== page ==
“WHAT are you plotting now?!” I moan, fed up with C.
C says that as a child, he used to carry an encyclopedia to elementary school to read during quiet time. “What an annoying little kid,” I laugh. “Know-it-all. Hope our kids don’t turn out so weird.”
But knowing us I’m sure they will. When I ask C what he’s plotting, it’s because even after posting his nth colored spreadsheet with data on medical schools or hospitals on Anastomosed, I see him again at his desk tonight tweaking some new line graphs of who knows what. This kind of obsession can’t be healthy…
I know that from the outside, we are both strange – and stranger together.I am assertive and spendthrift with my words, while C slyly guards his for the right quip, or the right data byte to toss into the conversation. In the same way, he spends hours pouring over data until he finds an evidence-based conclusion, whereas I am quick to follow my intuition and my hypotheses based on personal experience and hearsay. One would guess that I’d be the less reliable and less conservative performer but this often isn’t true. I am much more scared of “getting it wrong” but instead of digging through the data to find out what’s right, I’d rather cover my bases and just try everything just in case. In contrast, when C finds his data-driven answer, he can be easily satisfied. If his forte is this extrospection, mine is introspection in my love of tearing apart what worries me and my drive for figure out how I can change what I do (or how I think) to fix these worries.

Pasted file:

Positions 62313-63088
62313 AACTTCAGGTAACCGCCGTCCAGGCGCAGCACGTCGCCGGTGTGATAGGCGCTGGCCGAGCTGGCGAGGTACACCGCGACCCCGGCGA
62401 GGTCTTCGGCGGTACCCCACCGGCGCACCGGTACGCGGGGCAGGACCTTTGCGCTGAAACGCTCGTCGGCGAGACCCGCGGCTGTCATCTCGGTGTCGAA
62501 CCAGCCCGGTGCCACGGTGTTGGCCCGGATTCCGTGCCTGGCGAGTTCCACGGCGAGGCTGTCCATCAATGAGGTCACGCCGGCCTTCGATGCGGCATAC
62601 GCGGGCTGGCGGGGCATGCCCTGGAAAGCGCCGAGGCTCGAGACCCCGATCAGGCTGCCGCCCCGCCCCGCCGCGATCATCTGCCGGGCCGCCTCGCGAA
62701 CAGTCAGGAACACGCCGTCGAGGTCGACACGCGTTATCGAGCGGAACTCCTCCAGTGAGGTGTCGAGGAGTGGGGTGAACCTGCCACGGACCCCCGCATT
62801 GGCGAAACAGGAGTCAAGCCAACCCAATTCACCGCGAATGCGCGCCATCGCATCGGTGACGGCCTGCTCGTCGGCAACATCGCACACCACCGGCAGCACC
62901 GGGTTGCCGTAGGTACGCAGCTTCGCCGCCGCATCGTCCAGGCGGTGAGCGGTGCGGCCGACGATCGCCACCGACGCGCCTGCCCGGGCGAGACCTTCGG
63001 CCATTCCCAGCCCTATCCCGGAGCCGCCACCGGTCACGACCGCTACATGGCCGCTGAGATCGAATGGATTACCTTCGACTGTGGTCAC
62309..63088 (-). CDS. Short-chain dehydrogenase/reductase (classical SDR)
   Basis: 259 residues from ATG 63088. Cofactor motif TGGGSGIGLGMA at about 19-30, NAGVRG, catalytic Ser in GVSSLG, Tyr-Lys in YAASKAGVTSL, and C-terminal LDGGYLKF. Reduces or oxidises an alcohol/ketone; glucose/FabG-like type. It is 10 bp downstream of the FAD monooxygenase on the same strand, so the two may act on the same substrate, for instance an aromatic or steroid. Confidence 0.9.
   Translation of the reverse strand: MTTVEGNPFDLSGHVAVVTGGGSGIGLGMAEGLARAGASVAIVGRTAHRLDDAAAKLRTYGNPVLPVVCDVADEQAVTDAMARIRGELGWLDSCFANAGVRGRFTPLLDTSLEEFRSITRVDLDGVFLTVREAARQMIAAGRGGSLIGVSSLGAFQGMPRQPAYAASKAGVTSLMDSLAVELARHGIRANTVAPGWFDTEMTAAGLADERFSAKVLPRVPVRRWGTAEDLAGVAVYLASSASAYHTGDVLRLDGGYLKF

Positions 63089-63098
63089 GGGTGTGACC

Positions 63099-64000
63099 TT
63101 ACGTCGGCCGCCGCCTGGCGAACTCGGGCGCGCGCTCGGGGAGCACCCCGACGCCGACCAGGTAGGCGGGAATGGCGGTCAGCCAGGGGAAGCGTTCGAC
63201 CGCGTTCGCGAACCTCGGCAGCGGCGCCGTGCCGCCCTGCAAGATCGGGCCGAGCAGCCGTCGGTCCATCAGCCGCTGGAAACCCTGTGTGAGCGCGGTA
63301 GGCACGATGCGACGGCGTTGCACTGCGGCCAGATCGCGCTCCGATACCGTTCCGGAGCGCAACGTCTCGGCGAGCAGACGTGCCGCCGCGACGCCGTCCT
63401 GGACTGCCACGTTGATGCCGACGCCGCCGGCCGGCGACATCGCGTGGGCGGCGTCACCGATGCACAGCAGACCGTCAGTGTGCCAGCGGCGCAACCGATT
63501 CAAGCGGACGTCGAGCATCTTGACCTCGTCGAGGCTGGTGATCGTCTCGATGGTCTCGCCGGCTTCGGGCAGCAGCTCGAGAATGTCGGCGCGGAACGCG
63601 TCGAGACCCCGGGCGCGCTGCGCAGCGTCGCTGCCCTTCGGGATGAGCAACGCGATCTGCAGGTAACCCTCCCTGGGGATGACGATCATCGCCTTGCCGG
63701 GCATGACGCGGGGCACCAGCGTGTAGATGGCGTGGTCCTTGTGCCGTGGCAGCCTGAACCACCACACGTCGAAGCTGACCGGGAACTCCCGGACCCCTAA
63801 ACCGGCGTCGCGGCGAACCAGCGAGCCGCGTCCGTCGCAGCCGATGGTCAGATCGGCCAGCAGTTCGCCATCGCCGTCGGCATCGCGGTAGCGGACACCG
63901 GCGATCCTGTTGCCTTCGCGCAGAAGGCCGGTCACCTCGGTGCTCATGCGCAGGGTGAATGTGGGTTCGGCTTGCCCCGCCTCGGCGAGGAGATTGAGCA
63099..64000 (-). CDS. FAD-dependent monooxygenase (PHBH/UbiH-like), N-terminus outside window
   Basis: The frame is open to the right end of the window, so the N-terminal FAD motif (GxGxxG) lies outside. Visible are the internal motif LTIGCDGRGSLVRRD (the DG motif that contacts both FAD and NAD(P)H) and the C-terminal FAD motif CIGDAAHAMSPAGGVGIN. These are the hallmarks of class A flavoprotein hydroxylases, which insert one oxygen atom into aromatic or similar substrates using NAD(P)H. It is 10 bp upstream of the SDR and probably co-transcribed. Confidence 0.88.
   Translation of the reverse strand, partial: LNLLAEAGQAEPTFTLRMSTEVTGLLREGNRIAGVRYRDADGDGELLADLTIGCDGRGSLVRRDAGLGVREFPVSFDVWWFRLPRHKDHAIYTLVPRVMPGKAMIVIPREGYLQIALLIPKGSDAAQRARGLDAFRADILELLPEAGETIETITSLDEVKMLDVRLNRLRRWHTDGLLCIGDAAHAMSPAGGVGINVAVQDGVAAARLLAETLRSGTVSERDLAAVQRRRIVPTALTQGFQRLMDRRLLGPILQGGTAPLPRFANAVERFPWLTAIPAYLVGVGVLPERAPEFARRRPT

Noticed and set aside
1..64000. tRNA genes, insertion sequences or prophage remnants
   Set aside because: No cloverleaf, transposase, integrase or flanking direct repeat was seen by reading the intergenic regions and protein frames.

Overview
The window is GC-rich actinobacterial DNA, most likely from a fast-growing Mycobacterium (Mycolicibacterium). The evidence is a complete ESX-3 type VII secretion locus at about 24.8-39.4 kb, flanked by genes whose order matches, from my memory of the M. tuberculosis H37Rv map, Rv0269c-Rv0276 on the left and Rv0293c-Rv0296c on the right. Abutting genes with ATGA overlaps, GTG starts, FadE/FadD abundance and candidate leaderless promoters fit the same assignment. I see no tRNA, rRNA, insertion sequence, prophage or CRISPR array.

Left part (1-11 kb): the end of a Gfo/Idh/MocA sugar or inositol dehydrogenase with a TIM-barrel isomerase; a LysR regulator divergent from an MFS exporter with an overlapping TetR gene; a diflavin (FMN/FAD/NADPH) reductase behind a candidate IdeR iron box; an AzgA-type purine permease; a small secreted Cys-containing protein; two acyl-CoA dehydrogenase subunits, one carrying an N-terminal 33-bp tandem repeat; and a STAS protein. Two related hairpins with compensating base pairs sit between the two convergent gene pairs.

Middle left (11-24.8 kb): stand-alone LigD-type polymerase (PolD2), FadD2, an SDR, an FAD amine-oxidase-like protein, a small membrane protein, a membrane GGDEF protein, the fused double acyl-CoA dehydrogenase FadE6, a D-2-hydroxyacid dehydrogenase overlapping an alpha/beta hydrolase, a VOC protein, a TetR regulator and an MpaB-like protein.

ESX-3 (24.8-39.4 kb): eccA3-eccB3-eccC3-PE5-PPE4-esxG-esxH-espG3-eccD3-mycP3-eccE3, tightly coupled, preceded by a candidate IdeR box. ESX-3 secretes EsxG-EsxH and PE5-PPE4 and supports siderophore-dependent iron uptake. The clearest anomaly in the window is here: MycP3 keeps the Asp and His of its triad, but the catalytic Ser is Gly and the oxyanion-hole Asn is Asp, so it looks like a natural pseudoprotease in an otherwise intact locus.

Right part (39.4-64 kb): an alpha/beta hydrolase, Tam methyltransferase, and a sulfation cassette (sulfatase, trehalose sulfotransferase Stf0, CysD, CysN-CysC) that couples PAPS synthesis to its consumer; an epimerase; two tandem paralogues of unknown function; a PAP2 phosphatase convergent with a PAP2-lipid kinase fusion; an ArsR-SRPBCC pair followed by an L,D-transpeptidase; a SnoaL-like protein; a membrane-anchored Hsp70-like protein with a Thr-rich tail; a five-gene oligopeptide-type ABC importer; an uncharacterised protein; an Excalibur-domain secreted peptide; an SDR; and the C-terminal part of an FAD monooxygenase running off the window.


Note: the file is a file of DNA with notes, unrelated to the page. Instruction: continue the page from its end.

There’s really no telling how mess up our kids will be.